Ten years after their historic wedding, Kevin and Theo host a dinner for their families. In their gorgeously renovated condo, they talk philosophy, overcook lasagna…and reveal the truth of their seemingly perfect relationship. A comedy about the tragedy of loving, starring Maulik Pancholy (Weeds, 30 Rock, Star Trek: Discovery).
Ken Urban’s work grapples with moral questions in theatrically adventurous ways. The Remains, which premieres at Studio in the 2017-2018 season, matches its formal boldness with Urban’s curiosity about the public consequences of private decisions. The seed for the play grew from personal experience, as he and his husband filed for divorce in 2015. “The irony of filing for a divorce just as all 50 states finally recognized my marriage did not escape me, and it raised a host of questions about what it means to be married, what it means to be divorced, and what it means to participate in this kind of social and civic institution as a gay man.” As his questions broadened, the possibility of a play that could encompass these questions began to coalesce.Read More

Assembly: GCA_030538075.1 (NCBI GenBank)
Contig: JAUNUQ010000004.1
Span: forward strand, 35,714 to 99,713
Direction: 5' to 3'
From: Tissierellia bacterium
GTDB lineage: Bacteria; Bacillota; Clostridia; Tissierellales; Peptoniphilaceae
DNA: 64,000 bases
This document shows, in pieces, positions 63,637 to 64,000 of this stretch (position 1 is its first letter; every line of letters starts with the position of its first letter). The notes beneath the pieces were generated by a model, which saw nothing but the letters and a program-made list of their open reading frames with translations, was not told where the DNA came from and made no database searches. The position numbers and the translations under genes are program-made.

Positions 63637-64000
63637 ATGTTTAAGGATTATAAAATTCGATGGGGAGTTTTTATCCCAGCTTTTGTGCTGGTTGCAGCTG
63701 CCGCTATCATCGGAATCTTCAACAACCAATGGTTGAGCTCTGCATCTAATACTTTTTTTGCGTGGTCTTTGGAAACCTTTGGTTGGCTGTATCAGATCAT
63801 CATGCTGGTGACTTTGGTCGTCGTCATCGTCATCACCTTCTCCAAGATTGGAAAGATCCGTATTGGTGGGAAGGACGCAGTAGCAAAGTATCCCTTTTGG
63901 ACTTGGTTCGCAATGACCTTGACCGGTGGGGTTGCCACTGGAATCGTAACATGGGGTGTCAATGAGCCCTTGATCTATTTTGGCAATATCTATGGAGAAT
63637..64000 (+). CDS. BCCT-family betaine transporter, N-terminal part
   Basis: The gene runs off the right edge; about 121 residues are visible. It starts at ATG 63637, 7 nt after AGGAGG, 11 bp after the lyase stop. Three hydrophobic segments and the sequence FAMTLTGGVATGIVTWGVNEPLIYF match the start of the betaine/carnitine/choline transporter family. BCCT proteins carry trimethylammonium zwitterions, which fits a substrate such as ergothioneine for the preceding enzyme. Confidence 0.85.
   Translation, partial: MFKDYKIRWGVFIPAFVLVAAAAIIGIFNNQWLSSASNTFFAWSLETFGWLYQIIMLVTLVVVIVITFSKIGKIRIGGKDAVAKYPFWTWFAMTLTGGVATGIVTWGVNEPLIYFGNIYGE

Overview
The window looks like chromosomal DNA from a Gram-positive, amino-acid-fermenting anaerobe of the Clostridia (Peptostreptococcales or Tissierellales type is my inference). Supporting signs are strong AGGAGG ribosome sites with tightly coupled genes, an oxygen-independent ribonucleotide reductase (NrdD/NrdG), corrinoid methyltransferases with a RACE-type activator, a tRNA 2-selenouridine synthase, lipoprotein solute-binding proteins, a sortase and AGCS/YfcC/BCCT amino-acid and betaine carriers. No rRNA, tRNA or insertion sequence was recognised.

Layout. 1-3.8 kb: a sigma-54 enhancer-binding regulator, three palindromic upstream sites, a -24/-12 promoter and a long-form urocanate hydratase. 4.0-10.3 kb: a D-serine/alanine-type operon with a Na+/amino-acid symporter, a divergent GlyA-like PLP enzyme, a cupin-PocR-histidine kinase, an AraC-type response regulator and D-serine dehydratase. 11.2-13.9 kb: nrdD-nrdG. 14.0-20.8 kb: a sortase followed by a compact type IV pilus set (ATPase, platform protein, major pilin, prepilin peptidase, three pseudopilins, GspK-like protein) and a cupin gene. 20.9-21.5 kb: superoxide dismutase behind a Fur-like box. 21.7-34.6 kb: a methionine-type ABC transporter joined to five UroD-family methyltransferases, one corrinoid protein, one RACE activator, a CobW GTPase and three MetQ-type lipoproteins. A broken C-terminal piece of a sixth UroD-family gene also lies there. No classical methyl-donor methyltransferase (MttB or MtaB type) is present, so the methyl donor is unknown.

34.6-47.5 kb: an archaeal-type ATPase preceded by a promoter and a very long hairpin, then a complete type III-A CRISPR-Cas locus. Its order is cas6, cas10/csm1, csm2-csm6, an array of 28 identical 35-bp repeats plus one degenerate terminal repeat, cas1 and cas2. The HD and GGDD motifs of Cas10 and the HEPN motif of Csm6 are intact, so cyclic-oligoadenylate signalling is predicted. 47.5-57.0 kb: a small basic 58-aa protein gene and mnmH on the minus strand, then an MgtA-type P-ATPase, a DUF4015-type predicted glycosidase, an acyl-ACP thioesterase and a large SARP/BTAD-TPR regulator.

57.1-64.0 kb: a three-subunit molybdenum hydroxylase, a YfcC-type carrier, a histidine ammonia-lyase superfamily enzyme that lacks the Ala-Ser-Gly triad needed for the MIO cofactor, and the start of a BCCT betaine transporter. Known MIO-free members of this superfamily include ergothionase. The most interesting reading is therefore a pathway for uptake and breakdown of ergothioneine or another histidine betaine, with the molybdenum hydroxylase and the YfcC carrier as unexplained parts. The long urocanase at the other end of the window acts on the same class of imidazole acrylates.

Covering topics ranging from genocide in Rwanda to the breakup of one of the first same-sex marriages in Massachusetts, Ken Urban’s writing explores the complex nexus of emotion, personal choices, and relationships—a nexus which exerts pressure on his characters and informs profound interactions in plays set far and wide. Complementing the breadth of his subjects is Urban’s extensive scope of dramatic styles, from abstract, dream-like expressions to more naturalistic renderings. What unites Urban’s diverse oeuvre, however, is his dialogue’s musicality and a sustained attention to emotional truths.Read More
Ten years ago, Theo and Kevin were two of the first men in America with the legal right to marry each other. Now the pair is maintaining a long-distance marriage—Theo works as a lawyer in their hometown of Boston, as Kevin pursues a professorship on the West Coast.Read More
On May 17, 2004, Massachusetts became the first state to oversee a fully legalized gay marriage with the union of Tanya McCloskey and Marcia Kadish. On December 3, 1639, the Massachusetts Bay Colony had also become the first territory in the new world to legalize divorce with the case of Mr. and Mrs. James Luxford. (Notably, the case was only heard and granted because Mr. Luxford had been discovered to been unlawfully married to two women at the same time—his punishment included forfeiting his wealth to Mrs. Luxford and eventual banishment back to England.)Read More